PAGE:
Concentrating on right livelihood while in the garden, is noticing the effort it takes to grow things, noticing how much you need to know about general gardening practices, and noticing the things you need to know about your garden’s micro environment. And what is the right view about gardening in general, about gardeners and farmers? Acknowledging our absolute dependency on growers of food! We are willing to give hockey players millions of bucks to play a game while knowing that if hockey disappeared we wouldn’t die of it. But if farmers all refused to grow food? Can you grow enough to feed yourself? How much do the pickers of that necessary indulgence, coffee, get paid? What is right effort if not trying to understand what is really going on and trying to act so that things (oneself) are brought into line with actuality? Keep that thought in your right mind by constantly concentrating, turning your attention, again and again, to what is right there if front of you right now.
source for picture of

Right Mindfullness

sweet tomatoes

Again from Wikipedia.

“Here, practitioners should constantly keep their minds alert to phenomena that affect the body and mind.”

How simple can this be? Oh ya, real simple. So simple that it’s hard to notice that you ever do it. Paying constant and complete attention? Giving full awareness to all the phenomena of mind and body? When do we do that? In this culture we’re trained to pay attention to TV. To money. To who won the World Series, World Cup, Stanley Cup, Miss Universe Contest. The latest traffic accident or robbery. And are all those beautiful people going to make it out of the jungle without throwing up because they have to eat grubs? Oh, the anxiety, the excitement, the suspense! What might happen?!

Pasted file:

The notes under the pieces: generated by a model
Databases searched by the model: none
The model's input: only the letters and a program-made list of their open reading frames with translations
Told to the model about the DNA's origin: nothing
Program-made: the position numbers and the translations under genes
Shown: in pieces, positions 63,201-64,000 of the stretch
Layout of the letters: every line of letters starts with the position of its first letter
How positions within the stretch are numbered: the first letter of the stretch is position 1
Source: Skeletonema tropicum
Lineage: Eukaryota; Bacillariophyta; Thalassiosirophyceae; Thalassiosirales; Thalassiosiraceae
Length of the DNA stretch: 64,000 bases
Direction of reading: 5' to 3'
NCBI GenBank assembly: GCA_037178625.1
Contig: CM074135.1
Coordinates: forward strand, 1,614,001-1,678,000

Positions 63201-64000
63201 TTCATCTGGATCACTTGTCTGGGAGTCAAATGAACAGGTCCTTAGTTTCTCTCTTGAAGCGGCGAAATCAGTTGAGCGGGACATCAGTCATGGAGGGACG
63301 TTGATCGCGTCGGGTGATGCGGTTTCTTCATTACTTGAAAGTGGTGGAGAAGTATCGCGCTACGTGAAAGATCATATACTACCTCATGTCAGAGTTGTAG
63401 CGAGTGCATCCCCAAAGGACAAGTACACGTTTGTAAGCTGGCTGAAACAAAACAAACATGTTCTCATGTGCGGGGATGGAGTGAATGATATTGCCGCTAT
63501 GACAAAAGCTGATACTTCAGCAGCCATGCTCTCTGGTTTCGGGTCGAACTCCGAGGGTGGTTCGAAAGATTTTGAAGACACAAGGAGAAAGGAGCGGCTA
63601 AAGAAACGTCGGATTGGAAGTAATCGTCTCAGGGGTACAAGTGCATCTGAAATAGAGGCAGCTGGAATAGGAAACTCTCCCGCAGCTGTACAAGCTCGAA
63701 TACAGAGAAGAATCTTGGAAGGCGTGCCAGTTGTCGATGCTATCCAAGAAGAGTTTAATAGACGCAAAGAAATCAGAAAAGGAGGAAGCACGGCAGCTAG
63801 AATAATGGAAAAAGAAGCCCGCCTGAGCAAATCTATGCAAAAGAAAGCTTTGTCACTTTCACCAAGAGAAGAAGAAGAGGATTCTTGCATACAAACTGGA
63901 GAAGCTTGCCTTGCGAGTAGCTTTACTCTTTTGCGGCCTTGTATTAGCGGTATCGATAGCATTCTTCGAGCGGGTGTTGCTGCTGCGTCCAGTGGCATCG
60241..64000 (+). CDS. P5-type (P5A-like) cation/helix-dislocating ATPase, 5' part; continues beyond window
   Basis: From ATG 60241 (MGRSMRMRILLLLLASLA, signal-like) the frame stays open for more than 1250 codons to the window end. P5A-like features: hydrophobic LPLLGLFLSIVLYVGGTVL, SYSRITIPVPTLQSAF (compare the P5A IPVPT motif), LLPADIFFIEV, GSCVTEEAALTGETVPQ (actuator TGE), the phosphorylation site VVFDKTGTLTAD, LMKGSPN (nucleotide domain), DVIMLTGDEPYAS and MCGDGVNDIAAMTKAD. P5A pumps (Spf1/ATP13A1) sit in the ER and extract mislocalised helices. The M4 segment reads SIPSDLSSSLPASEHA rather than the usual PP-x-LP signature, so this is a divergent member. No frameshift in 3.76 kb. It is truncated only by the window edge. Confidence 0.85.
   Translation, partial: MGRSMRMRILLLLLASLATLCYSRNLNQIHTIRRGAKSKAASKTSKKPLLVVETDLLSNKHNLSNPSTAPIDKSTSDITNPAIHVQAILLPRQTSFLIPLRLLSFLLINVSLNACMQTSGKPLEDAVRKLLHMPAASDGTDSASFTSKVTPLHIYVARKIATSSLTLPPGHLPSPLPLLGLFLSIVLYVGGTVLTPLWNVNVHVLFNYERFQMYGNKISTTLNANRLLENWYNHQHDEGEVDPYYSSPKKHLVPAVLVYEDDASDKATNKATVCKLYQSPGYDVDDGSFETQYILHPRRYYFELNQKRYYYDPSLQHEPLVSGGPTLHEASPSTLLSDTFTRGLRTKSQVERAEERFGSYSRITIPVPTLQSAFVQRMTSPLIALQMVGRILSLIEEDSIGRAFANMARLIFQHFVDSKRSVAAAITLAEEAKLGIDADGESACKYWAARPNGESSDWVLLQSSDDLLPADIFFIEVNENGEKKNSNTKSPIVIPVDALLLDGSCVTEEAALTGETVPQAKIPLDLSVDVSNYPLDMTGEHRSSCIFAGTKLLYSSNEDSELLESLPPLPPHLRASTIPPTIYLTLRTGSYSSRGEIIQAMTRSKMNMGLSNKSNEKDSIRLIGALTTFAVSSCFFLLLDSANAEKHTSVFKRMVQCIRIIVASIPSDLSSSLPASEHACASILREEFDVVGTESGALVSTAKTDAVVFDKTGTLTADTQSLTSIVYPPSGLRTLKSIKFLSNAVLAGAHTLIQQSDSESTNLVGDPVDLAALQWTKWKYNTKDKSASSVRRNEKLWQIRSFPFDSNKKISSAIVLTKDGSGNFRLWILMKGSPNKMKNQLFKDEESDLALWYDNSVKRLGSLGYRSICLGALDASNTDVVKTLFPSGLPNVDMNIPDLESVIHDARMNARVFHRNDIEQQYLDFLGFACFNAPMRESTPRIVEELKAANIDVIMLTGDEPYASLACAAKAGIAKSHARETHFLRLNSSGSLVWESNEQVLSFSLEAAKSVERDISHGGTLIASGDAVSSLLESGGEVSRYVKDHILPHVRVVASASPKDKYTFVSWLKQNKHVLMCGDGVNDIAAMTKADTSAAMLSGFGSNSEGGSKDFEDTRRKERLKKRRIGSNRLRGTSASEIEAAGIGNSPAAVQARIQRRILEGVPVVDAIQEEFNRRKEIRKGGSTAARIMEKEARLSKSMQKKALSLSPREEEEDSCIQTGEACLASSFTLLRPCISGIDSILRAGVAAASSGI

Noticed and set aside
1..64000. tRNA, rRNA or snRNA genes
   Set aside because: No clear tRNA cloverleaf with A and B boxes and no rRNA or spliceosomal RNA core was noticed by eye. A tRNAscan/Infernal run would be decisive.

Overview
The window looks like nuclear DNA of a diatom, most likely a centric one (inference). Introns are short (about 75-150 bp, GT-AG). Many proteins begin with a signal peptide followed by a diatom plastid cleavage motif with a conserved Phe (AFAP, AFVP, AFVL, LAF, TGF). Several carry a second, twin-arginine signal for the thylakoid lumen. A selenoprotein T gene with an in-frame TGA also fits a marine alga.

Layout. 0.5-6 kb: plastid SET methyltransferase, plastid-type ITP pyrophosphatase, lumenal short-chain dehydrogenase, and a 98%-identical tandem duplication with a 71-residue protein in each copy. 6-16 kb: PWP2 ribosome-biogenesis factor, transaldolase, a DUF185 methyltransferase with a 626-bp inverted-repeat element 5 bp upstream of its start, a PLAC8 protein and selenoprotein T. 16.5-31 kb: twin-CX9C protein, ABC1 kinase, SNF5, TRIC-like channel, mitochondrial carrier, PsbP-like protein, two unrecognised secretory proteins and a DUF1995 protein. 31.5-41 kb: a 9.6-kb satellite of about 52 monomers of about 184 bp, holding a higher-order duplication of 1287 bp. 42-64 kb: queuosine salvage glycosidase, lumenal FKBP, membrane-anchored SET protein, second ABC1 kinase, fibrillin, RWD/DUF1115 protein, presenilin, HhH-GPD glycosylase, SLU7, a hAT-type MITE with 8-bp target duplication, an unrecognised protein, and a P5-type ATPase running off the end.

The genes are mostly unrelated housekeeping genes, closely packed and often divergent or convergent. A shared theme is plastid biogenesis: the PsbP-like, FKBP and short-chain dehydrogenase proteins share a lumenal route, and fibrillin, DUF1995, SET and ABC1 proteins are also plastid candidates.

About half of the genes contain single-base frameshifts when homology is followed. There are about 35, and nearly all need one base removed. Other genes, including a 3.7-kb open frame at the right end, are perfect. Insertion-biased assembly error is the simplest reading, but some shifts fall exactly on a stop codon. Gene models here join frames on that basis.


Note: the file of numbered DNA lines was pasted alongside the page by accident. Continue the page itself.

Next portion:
Right Mindfulness is noticing what is happening to oneself right now. We each do this some time during the day, but we don’t necessarily notice we are doing it. The first step is to pay attention to yourself so you notice those times when you are awake noticing the simple fact of your existence, noticing those times when there is nothing happening in your head beyond simple engagement in what you are doing.

In my case I pay full attention to my existence when I paint and when I garden. Then the only thing going on is the brush against the board or the water pouring over the soil under the tomato plants. The feel of cold as the water splashes my hand as I weed. The green smell as I pick off new growth so the tomato plants won’t grow too big. The snap of picking peas for dinner. The tight hobbling sensation in the small of the back when I get up from a crouch. Bending the upper back backward to relieve the old tendons. Failing at the task of mindful attention every once in a while when I notice how many raspberries are half eaten by the d#@m robins, or worse, when a berry has only been slashed at with a beak. The robins sit on the berry canes and break them with their weight. Whenever I walk out into the garden, those wing-rats give a cry of warning and fly off. As far as they are concerned, I’m the one stealing their food.